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Man Ther. 2016 Aug;24:25-45. doi: 10.1016/j.math.2016.04.005. Epub 2016 Apr 20.

Exercises for mechanical neck disorders: A Cochrane review update.

Author information

1
Department of Clinical Epidemiology and Biostatistics, McMaster University, Hamilton, Canada; School of Rehabilitation Science, McMaster University, Hamilton, Canada. Electronic address: grossa@mcmaster.ca.
2
Physio-Santé, Drummondville, Canada; University of Western Ontario, London, Canada.
3
University of Western Ontario, London, Canada.
4
School of Rehabilitation Science, McMaster University, Hamilton, Canada.
5
Women's College Hospital, Toronto, Canada; Department of Physical Therapy, University of Toronto, Toronto, Canada.
6
Department of Clinical Education, Canadian Memorial Chiropractic College, Toronto, Canada.
7
Applied Health Sciences, University of Manitoba, Winnipeg, Canada.
8
Department of Clinical Epidemiology and Biostatistics, McMaster University, Hamilton, Canada; Faculty of Health Sciences, Simon Fraser University, Burnaby, Canada.
9
Canadian Forces Health Services Group, Groupe de Services de Santé des Forces Canadiennes, National Defence, Défense Nationale, Government of Canada, Gouvernement du Canada, Kingston, Canada.
10
Department of Clinical Epidemiology and Biostatistics, McMaster University, Hamilton, Canada.
11
Kinesiology, Faculty of Health Sciences, McMaster University, Hamilton, Canada.
12
Life Science, Faculty of Health Sciences, Queens Univesity, Kingston, Canada.
13
Coronel Institute of Occupational Health and Research Center for Insurance Medicine, Academic Medical Center, University of Amsterdam, Amsterdam, Netherlands.
14
Integrative Health & Wellbeing Research Program, Center for Spirituality & Healing, University of Minnesota, Minneapolis, MN, USA.

Abstract

BACKGROUND:

Neck pain (NP) is disabling and costly.

OBJECTIVES:

To assess the effectiveness of exercise on pain, disability, function, patient satisfaction, quality of life (QoL) and global perceived effect (GPE) in adults with NP.

METHODS:

We searched computerised databases up to May 2014 for randomized controlled trials (RCTs) comparing exercise to a control in adults with NP with/without cervicogenic headache (CGH) or radiculopathy. Two reviewers independently conducted selection, data abstraction and assessed risk of bias. Meta-analyses were performed to establish pooled standardised mean differences (SMDp). The Grade of Recommendation, Assessment, Development and Evaluation (GRADE) was used to summarise the body of evidence.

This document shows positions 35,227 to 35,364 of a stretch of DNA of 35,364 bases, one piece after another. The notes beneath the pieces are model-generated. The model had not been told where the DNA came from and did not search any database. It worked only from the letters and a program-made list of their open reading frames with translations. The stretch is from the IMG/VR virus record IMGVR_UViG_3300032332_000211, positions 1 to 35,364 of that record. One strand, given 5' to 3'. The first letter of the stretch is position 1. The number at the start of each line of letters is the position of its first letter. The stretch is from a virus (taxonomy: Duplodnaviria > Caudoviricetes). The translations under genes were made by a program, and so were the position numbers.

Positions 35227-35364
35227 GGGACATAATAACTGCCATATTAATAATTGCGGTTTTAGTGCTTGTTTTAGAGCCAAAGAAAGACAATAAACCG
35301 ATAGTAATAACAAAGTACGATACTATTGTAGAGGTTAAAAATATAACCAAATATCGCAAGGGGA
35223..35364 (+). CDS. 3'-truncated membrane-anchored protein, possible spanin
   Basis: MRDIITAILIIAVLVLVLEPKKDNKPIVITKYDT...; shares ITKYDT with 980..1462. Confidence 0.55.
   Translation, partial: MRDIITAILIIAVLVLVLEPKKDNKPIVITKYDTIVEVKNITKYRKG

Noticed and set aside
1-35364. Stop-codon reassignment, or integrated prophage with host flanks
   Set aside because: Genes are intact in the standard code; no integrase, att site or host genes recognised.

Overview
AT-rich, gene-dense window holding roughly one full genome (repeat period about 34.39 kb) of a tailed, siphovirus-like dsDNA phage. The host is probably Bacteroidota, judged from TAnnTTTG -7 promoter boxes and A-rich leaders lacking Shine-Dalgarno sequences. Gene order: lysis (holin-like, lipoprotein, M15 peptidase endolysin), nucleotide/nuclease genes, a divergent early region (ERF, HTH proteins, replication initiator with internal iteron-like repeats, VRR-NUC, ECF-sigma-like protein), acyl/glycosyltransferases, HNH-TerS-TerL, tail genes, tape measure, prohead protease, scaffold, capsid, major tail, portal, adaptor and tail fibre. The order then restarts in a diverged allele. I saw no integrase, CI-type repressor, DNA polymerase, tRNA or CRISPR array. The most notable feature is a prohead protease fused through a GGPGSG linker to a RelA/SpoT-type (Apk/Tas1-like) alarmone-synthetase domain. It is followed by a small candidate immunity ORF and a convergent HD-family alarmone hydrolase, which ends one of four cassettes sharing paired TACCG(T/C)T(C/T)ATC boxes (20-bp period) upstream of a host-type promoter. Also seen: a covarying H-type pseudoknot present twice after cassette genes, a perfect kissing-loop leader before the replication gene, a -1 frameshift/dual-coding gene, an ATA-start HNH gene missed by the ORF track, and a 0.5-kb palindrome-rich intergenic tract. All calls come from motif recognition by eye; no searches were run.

MAIN RESULTS:

The following exercises (27 trials) were supported by 'Moderate GRADE' evidence: For chronic NP, 1) cervico-scapulothoracic and upper extremity (UE) strengthening for moderate to large pain reduction immediately post treatment (IP) and at short-term (ST) follow-up; 2) scapulothoracic and UE endurance training for a small pain reduction (IP/ST); 3) cervical, shoulder and scapulothoracic strengthening and stretching exercise for a small to large pain reduction in the long-term (LT) (SMDp -0.45 [95%CI: -0.72 to -0.18]) and function improvement; 4) cervico-scapulothoracic strengthening/stabilisation exercises for pain and function at intermediate-term (IT) (SMDp -14.90 [95%CI: -22.40 to -7.39]). 5) mindfulness exercises (Qigong) for minor improved function but not GPE (ST). For chronic CGH, cervico-scapulothoracic strengthening and endurance exercises including pressure biofeedback for small/moderate improvement of pain, function and GPE (IP/LT).

AUTHORS' CONCLUSIONS:

Specific strengthening exercises of the neck, scapulothoracic and shoulder for chronic NP and chronic CGH are beneficial. Future research should explore optimal dosage.

KEYWORDS:

Cochrane review; Exercise; Meta-analysis; Neck pain

PMID:
27317503
DOI:
10.1016/j.math.2016.04.005
[Indexed for MEDLINE]

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